As mentioned above, digital forensics enables organizations to quickly identify the cyber-attacks occurred in your system. However, to manage the complexity of modern cybersecurity incidents, it’s also highly essential to combine digital investigative services with incident response expertise. Therefore, Digital Forensics and Incident Response (DFIR) is now becoming a high demand in modern organizations.

Digital Forensics and Incident Response (DFIR) is a multidisciplinary set of tasks and procedures that aims to stop active cybersecurity incidents. Traditional Incident Response (IR) typically includes some investigation components, but DFIR elevates it by incorporating a greater emphasis on digital forensics.

Organizations can benefit from several advantages when using DFIR, such as the capacity to:

  1. Be prompt and precise when responding to incidents
  2. Minimize data loss or theft and reputational damage
  3. Strengthen security protocols and procedures with a deep understanding of security incidents
  4. Recover from security incidents more quickly and with less disruption

How Does Digital Forensics and Incident Response (DFIR) Work?

1. Stop the attack (Rapid Deployment)

Incident responders will conduct a preliminary investigation to determine the most effective measurements to contain and eliminate the threat while gathering evidence. This entails understanding the incident’s background, determine an investigative direction, acquiring access to the required resources and tools, conducting the initial investigation, and gathering evidence.

2. Eliminate the Intruder (Cyberattack Containment)

This phase includes initiating threat containment activities, locking down the affected systems/accounts, reconstructing the crime scene using computer and network forensics, finding the source and intrusion vectors, and locating any instances of data exfiltration. Your organization is more likely to be unharmed the sooner incident responders accomplish this stage.

3. Strengthen the Security and Deliver the Report (Continuous Improvement)

This phase includes creating a list of all compromised assets and the types of data or records exposed. The report is then delivered to the executive team which later is also sent to law enforcement agencies. This helps prevent similar incidents from occurring again as defenses are tailored to target the vulnerabilities that initially led to the incident.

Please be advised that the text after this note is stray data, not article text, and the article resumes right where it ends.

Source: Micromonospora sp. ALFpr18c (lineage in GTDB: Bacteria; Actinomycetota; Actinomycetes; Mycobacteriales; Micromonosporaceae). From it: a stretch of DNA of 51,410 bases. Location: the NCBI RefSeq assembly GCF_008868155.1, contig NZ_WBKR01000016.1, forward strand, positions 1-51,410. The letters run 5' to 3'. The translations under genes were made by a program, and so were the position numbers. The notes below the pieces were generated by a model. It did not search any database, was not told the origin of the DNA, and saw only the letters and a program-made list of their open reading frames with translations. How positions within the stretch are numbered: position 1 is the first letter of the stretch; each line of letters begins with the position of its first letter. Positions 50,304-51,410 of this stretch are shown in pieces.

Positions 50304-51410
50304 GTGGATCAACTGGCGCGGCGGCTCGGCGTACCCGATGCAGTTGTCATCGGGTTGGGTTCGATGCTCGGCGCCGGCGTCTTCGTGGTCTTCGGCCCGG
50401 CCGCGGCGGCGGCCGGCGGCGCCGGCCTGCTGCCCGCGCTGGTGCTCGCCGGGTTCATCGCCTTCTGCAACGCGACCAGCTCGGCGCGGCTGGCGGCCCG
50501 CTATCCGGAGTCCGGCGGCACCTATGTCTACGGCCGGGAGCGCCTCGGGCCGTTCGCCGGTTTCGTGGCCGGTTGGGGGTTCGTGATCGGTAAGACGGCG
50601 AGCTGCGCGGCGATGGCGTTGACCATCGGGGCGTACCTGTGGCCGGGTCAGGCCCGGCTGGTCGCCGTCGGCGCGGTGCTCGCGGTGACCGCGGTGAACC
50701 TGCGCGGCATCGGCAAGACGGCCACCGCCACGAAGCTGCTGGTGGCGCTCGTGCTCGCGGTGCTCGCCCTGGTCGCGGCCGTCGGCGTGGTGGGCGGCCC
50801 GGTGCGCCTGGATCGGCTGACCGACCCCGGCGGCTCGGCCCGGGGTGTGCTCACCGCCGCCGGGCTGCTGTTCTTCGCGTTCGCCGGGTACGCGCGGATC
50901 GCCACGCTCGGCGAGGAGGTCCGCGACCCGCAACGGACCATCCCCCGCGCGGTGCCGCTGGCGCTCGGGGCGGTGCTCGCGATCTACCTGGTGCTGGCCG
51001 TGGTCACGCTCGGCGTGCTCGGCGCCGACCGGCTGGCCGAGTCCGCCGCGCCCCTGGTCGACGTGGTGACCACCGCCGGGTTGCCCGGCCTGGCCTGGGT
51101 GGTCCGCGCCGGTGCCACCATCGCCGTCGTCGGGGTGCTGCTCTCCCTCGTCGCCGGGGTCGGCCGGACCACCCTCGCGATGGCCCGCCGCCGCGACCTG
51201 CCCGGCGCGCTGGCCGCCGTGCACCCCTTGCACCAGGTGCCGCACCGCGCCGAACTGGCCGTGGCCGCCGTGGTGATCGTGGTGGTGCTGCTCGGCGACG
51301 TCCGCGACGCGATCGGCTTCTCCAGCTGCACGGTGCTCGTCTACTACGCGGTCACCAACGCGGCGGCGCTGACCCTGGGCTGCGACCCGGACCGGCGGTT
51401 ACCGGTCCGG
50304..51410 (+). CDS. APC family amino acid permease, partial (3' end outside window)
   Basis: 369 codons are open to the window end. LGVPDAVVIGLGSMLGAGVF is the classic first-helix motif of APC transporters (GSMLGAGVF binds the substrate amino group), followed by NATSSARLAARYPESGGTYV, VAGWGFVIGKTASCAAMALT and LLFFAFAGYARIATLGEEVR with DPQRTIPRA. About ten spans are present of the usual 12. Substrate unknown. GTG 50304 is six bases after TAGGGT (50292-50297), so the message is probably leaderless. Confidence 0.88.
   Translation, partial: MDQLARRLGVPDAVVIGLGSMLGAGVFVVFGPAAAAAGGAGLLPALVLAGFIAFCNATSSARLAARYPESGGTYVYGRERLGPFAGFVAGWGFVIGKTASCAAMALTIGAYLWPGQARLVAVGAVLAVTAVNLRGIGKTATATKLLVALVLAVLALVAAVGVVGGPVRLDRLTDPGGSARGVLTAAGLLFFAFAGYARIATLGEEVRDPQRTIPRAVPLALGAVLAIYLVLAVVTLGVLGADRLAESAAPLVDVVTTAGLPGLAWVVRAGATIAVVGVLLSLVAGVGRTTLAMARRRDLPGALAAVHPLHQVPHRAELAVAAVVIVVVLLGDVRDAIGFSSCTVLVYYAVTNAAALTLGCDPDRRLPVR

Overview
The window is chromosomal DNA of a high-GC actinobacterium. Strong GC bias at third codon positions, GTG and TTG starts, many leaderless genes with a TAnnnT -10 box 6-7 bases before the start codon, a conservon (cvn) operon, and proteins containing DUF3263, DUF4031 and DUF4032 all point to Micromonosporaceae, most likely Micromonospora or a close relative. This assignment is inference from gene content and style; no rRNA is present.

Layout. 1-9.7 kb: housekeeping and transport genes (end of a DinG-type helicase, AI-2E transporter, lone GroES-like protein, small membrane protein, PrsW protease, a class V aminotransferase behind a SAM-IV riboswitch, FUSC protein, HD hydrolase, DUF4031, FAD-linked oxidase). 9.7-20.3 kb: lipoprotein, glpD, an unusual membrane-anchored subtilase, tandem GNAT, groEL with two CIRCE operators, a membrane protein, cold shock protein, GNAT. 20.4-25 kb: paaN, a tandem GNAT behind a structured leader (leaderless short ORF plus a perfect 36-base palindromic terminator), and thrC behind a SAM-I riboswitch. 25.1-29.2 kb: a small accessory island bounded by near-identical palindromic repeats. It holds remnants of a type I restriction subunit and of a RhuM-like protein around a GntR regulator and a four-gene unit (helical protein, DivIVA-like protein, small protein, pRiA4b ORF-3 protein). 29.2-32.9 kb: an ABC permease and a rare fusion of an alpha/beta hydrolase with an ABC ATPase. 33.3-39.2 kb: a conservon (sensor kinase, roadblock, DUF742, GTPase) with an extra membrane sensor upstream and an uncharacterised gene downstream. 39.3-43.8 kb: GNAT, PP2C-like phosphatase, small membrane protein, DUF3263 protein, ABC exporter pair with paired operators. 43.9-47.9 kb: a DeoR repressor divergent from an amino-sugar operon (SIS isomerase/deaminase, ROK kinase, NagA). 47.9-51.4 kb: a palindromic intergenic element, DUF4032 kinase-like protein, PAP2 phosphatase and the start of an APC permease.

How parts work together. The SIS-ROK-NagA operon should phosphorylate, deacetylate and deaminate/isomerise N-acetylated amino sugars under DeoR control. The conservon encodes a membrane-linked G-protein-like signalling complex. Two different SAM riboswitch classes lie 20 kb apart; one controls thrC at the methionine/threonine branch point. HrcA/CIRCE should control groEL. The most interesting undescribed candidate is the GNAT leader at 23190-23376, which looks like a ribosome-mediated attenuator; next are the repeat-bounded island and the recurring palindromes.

Conclusion

91% of hackers need 15 hours to get past perimeter security measures, and 54% need that long to finish an attack. Digital data from a cyberattack should be kept right away for investigation, making the existence of Digital Forensics and Incident Responses (DFIR) is getting more crucial to prevent cyberattacks that are growing rapidly. The faster and more thorough a digital forensics investigation is, the better the chances of the hacker being caught and any damages being repaired.

Reference:

BlueVoyant. What is Digital Forensics and Incident Response (DFIR)? (2022). Retrieved from https://www.bluevoyant.com/knowledge-center/what-is-digital-forensics-and-incident-response-dfir

eSentire. What is Digital Forensics and Incident Response (DFIR)? (2022). eSentire. https://www.esentire.com/cybersecurity-fundamentals-defined/what-is-dfir

Resendez, I., Martinez, P., & Abraham, J. (2014). An Introduction to Digital Forensics. Retrieved from https://www.researchgate.net/publication/228864187_An_Introduction_to_Digital_Forensics

Team, P. D. (2021, February 3). What is Digital Forensics and Why Is It Important? https://www.provendatarecovery.com/blog/what-is-digital-forensics/

The University of Nevada, Reno. (2022). The Phases of Digital Forensics. University of Nevada, Reno. https://onlinedegrees.unr.edu/blog/digital-forensics/